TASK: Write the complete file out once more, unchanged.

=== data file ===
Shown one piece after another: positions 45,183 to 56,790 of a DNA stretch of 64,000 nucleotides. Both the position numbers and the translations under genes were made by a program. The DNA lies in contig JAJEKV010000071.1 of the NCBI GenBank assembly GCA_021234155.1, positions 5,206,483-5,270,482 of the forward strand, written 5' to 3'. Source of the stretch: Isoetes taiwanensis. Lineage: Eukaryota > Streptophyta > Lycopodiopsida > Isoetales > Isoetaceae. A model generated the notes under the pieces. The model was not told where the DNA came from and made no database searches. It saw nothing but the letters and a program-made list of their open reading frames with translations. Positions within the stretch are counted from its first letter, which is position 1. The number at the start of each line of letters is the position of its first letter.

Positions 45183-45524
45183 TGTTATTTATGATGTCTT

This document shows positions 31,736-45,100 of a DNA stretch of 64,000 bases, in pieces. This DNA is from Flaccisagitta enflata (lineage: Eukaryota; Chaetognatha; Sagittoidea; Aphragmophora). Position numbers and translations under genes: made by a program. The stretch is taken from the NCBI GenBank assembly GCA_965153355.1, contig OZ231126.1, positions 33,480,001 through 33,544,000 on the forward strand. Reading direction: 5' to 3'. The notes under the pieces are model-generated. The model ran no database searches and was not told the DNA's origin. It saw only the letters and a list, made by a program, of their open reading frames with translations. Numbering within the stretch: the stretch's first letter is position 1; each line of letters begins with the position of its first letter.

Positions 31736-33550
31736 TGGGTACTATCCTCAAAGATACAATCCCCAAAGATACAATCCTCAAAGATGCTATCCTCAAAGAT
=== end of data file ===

Shown one piece after another: positions 45,183 to 56,790 of a DNA stretch of 64,000 nucleotides. Both the position numbers and the translations under genes were made by a program. The DNA lies in contig JAJEKV010000071.1 of the NCBI GenBank assembly GCA_021234155.1, positions 5,206,483-5,270,482 of the forward strand, written 5' to 3'. Source of the stretch: Isoetes taiwanensis. Lineage: Eukaryota > Streptophyta > Lycopodiopsida > Isoetales > Isoetaceae. A model generated the notes under the pieces. The model was not told where the DNA came from and made no database searches. It saw nothing but the letters and a program-made list of their open reading frames with translations. Positions within the stretch are counted from its first letter, which is position 1. The number at the start of each line of letters is the position of its first letter.

Positions 45183-45524
45183 TGTTATTTATGATGTCTT

This document shows positions 31,736-45,100 of a DNA stretch of 64,000 bases, in pieces. This DNA is from Flaccisagitta enflata (lineage: Eukaryota; Chaetognatha; Sagittoidea; Aphragmophora). Position numbers and translations under genes: made by a program. The stretch is taken from the NCBI GenBank assembly GCA_965153355.1, contig OZ231126.1, positions 33,480,001 through 33,544,000 on the forward strand. Reading direction: 5' to 3'. The notes under the pieces are model-generated. The model ran no database searches and was not told the DNA's origin. It saw only the letters and a list, made by a program, of their open reading frames with translations. Numbering within the stretch: the stretch's first letter is position 1; each line of letters begins with the position of its first letter.

Positions 31736-33550
31736 TGGGTACTATCCTCAAAGATACAATCCCCAAAGATACAATCCTCAAAGATGCTATCCTCAAAGAT